[Distributed ledger technologies] have challenged the core assumptions of the financial and monetary system, opening up a discussion where these matters become relevant for an increasing fraction of society. Now, an ontological shift is necessary to break the chains of open innovation through CBPP. Post-blockchain encapsulates such a vision of a blockchain-informed transition that is not necessarily blockchain-driven.

Unlike blockchain-driven cryptocurrencies such as Bitcoin, a blockchain-informed CBPP empowers the grassroots, for example, digital wallets allowing them to do payments and receive money without a domicile or bank account. This process of empowering has a precedence in some developing countries where the state grants house and land ownership through housing/land reforms [e.g., Peruvian squatter dwellers receive an address which turn them to be economically active; see (Soto, 2002)]. The difference is that a blockchain-informed empowerment does not need a state intervention.

The discussion in this section demonstrates a tension in the use of blockchain technology. On the one hand, there is a hyper-capitalist use and usufruct of Blockchain technologies 1.0 and 2.0 whilst, on the other, a post-capitalist movement in blockchain that is based on peer-to-peer communication, resource commons and collaborative action. This somewhat paradoxical use of blockchain has important implications for education.

Blockchain technology in and for education

Today, the mainstream perception of educational technology is usually through the prisms of Big Data, participatory social media, STEM education and data mining/analytics with subservient technologies such as Artificial Intelligence and Machine Learning. This context as well as pedagogic trend chiefly pertain to and depend on “Google’s System of the World,” which is, according to George Gilder, an awkwardly Marxist information structure that is being replaced by a new world order of distributed ledgers (2018). If the author of Life after television (Gilder, 1994) is correct, blockchain technology is a strong contender to be the most fundamental paradigm shift in digital communication and educational technology.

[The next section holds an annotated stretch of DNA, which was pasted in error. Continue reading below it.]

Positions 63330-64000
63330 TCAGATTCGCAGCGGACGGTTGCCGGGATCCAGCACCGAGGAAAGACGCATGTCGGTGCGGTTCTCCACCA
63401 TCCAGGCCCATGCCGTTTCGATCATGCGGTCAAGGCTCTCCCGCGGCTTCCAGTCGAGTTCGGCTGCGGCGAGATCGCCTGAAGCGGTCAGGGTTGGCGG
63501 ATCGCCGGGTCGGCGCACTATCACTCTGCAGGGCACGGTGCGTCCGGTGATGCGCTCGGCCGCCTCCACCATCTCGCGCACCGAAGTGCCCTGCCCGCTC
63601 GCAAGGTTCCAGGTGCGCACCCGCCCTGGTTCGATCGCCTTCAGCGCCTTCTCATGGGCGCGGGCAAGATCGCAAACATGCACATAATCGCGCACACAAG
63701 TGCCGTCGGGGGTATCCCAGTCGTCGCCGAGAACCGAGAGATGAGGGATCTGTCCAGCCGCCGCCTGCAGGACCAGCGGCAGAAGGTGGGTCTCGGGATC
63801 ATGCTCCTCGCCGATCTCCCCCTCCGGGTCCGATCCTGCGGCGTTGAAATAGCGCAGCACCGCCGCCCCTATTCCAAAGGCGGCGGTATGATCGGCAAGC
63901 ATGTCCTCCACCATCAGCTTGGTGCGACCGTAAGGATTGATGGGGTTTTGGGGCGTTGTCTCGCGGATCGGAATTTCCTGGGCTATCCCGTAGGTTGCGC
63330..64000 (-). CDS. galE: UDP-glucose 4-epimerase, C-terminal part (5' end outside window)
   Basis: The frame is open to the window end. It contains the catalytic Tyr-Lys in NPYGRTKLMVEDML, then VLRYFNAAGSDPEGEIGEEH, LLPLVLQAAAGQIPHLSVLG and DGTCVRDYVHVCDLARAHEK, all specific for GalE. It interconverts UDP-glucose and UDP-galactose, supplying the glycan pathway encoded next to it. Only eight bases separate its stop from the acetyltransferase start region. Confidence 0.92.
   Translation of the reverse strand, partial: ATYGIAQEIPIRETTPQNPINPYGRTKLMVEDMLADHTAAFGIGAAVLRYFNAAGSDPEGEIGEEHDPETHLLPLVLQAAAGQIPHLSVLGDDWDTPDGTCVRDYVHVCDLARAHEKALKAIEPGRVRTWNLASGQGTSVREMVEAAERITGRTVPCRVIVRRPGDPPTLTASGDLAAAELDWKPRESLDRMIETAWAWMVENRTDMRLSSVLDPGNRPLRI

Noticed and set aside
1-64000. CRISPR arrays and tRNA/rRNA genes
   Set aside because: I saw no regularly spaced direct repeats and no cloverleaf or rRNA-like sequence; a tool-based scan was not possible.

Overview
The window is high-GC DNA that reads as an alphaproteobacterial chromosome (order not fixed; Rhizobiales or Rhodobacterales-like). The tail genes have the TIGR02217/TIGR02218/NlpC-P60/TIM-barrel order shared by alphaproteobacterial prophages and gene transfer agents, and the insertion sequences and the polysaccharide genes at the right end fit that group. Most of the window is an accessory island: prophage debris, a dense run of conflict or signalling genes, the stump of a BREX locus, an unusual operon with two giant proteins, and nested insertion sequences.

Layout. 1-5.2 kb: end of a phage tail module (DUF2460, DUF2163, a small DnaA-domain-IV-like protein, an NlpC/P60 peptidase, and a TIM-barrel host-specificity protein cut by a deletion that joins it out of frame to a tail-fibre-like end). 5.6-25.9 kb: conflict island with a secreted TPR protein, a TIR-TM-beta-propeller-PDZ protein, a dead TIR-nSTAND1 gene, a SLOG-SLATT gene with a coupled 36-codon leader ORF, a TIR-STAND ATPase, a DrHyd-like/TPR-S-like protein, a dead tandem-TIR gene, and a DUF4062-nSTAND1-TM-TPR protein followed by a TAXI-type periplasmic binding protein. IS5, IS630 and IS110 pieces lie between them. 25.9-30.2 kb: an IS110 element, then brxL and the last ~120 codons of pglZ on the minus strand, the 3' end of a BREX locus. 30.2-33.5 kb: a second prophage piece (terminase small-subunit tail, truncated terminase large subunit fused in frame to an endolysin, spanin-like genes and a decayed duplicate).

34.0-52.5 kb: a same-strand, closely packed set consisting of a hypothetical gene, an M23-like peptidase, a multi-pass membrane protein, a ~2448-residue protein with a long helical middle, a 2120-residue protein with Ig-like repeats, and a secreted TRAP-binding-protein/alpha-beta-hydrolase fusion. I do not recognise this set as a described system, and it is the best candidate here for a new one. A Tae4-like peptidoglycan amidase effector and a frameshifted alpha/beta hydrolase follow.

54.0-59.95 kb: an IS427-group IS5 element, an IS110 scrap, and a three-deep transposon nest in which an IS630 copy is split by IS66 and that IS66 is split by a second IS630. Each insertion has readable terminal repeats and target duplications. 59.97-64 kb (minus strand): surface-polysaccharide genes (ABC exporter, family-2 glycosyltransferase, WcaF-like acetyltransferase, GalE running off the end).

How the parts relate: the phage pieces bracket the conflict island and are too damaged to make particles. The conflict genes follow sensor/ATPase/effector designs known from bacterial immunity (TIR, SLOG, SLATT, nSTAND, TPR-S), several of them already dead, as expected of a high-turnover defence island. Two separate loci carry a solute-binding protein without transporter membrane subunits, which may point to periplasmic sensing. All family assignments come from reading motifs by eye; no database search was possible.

Much of the reported use of blockchain technology is, however, still at the level of Blockchain technologies 1.0 and 2.0. The Project Connect of the UNICEF is running, for example, a dozen of blockchain-mediated educational projects such as bringing open source technologies to developing communities, investment in educational projects, institutional funding, charity donations and crowdfunding (Cacioli, 2020). Across all of these applications, the main benefit is that records such as accounting, investments and donations to education cannot be altered or controlled by any single authority.

Blockchain and educational administration

Blockchain technology can execute other tasks in education administration and management through its shared ledgers: School staff hiring via smart contracts, continuing professional development (Clark, 2016), performance and payments, from their first day of work to retirement pensions. Education institutions can apply blockchain technology to administer academic activities, for example, administering MOOCs all the way through actual degrees (Clark, 2016). A degree deserving course work could be executed: